Skip to main content

Management accounting the Accountancy of this century.

With Globalisation of accountancy profession and harmonisation of practices across globe it has become imperitive to ponder upon a comprehensive set of practices addressing all the stakeholders and framing country(economy) neutral policies and practices which will render optimum reporting benefits.

While Book-keeping and financial statements have always been given prominence in the accounting sphere for the reasons best known as adequately addressing owners needs the pitfall in the system was well visualised during World-war II and the beginning of Cost Accounting practices have laid path to what is today known as management accounting.

Management accounting is Global term employed to address various issues primarily starting with determination of cost of product , process and service Business process re-engineering mechanism,triple bottomline,CSR,BSC, and the entire gamut of understanding the business in terms of resource consumption,measuring output in financial and non-financial parameters etc. It includes project accounting,investment decision,planning et al.

Thus one can see management accounting as a comprehensive set of facilities that addresses issues involving double-entry bookkeeping but not limited financial statements and all such effort to monitise or quantify a scheme of things in vogue either by enterprise or government for a profit or not-for profit motive.

Blog posted by RV

AddThis Social Bookmark Button
AddThis Feed Button

Related Posts

  1. Management Accounting Guidelines of CMA Canada
  2. Activity Based Costing
  3. Full Cost Accounting
  4. Cost Audit Awareness in India


Popular posts from this blog

Poll : Does CIMA, UK qualification add value

Poll : Does pursuing CIMA, UK qualification add value to a member of ICWAI, India ? Vote on the poll and share your thoughts by commenting the blog. Poll: Vote here I feel that if you are a member of ICWAI and you pursue CIMA, UK qualification, you are not adding any value to your skills since you will be learning the same. Once you are qualified, you are still a Cost & Management Accountant but from UK. For an employer, I would still have same skills and training on Management Accounting. However if you pursue qualification like Company Secretary or CPA or ACCA , your skills are enhanced with the knowledge gained during training and passing of exams. After qualification, you are bound to follow the CPD programs of ICWAI and other institute. In competitive world, employer look for people with multiple skills. Which one promotes you as professional better against your name: AICWA, ACMA or AICWA, ACS or AICWA, CPA or AICWA, ACCA Widgets Regards, Santosh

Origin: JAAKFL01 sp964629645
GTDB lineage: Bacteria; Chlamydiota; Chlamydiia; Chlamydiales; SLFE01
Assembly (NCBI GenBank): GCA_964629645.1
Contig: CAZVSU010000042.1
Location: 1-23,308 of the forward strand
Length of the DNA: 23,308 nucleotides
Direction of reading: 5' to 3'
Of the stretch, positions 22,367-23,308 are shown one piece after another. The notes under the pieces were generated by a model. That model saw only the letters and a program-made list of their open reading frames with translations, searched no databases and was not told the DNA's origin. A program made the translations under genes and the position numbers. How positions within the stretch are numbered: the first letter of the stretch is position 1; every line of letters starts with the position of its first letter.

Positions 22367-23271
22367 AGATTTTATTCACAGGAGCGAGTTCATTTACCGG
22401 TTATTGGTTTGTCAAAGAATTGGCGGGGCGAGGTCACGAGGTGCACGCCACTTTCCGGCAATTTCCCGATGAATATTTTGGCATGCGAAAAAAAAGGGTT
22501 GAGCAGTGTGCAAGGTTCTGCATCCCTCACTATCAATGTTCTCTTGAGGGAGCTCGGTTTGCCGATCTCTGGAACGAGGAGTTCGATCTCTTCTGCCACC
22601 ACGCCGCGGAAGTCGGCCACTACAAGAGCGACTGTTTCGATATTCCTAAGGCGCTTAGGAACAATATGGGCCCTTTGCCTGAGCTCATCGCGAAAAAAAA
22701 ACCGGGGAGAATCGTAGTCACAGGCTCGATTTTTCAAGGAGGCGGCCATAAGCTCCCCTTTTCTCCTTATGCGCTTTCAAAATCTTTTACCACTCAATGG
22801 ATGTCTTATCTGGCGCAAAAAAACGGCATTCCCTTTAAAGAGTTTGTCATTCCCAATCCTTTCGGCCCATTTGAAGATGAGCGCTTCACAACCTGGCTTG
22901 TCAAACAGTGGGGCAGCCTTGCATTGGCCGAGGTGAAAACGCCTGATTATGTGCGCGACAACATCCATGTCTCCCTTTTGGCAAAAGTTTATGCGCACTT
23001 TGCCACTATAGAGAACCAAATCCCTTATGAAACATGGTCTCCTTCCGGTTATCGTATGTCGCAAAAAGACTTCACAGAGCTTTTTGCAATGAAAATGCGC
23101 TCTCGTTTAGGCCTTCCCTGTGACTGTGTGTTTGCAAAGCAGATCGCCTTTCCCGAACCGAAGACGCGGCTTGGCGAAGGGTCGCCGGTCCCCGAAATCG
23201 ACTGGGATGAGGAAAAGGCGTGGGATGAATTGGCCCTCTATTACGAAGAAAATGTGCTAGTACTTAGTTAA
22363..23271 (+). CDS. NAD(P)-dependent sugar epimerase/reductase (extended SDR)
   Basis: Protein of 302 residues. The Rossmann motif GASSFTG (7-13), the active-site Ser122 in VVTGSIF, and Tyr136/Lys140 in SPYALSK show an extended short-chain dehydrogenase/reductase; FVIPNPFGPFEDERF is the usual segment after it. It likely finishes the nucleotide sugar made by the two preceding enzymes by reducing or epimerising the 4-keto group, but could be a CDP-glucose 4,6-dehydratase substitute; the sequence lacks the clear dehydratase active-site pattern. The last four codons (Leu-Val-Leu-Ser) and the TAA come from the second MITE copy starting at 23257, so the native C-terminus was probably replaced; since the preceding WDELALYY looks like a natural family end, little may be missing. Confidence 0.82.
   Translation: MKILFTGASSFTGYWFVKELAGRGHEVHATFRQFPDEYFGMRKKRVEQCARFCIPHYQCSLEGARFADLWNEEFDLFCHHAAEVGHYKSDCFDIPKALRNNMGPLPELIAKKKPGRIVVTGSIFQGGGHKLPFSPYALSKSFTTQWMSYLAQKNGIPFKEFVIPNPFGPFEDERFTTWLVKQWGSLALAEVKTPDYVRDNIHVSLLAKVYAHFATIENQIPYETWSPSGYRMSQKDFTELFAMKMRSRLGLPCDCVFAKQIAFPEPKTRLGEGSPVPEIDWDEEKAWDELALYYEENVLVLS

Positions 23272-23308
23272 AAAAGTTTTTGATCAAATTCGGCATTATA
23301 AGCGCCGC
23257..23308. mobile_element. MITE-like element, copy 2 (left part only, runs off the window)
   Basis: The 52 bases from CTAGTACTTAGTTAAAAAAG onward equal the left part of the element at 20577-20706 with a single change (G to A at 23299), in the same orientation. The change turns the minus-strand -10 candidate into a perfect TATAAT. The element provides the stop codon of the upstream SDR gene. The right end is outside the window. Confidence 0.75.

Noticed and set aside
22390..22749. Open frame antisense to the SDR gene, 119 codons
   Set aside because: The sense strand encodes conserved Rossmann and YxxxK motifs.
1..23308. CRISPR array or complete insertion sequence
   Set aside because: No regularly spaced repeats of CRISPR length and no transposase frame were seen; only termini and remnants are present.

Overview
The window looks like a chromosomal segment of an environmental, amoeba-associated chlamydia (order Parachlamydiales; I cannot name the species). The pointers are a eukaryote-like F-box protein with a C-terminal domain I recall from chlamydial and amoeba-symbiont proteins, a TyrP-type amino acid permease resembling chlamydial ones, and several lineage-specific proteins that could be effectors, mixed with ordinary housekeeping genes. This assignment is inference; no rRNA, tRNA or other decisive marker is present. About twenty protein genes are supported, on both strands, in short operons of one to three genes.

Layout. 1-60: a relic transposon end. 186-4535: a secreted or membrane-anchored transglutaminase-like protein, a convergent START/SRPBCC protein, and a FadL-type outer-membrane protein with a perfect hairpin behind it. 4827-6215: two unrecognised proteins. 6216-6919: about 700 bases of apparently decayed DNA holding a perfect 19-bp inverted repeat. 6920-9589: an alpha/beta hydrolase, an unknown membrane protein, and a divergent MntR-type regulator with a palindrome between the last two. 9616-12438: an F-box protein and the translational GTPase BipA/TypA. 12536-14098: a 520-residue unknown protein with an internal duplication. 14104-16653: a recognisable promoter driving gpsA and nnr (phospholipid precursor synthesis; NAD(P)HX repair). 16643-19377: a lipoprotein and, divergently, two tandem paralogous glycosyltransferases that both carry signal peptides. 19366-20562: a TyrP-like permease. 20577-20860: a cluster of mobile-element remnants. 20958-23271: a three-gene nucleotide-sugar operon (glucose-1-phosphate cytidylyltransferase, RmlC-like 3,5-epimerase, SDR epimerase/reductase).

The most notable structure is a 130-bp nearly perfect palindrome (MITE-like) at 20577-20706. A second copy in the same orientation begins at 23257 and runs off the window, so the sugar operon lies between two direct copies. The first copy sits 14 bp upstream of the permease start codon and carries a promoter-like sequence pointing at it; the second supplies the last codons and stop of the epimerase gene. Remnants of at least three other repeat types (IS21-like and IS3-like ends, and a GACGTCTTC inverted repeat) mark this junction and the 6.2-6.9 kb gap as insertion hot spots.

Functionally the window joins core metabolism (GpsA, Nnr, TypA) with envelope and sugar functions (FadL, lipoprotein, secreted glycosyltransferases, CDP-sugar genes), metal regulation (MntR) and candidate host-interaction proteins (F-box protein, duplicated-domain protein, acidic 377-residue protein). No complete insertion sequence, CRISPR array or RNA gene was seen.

Learning Curve Theory

Learning Curve Theory is concerned with the idea that when a new job, process or activity commences for the first time it is likely that the workforce involved will not achieve maximum efficiency immediately. Repetition of the task is likely to make the people more confident and knowledgeable and will eventually result in a more efficient and rapid operation. Eventually the learning process will stop after continually repeating the job. As a consequence the time to complete a task will initially decline and then stabilise once efficient working is achieved. The cumulative average time per unit is assumed to decrease by a constant percentage every time that output doubles. Cumulative average time refers to the average time per unit for all units produced so far, from and including the first one made. Major areas within management accounting where learning curve theory is likely to have consequences and suggest potential limitations of this theory. Areas of consequence: A Standard

Resistence to Change - Approaches of Kotter and Schlesinger

The Six (6) Change Approaches of Kotter and Schlesinger is a model to prevent, decrease or minimize resistance to change in organizations. According to Kotter and Schlesinger (1979), there are four reasons that certain people are resisting change : Parochial self-interest (some people are concerned with the implication of the change for themselves ad how it may effect their own interests, rather than considering the effects for the success of the business) Misunderstanding (communication problems; inadequate information) Low tolerance to change (certain people are very keen on security and stability in their work) Different assessments of the situation (some employees may disagree on the reasons for the change and on the advantages and disadvantages of the change process) Kotter and Schlesinger set out the following six (6) change approaches to deal with this resistance to cha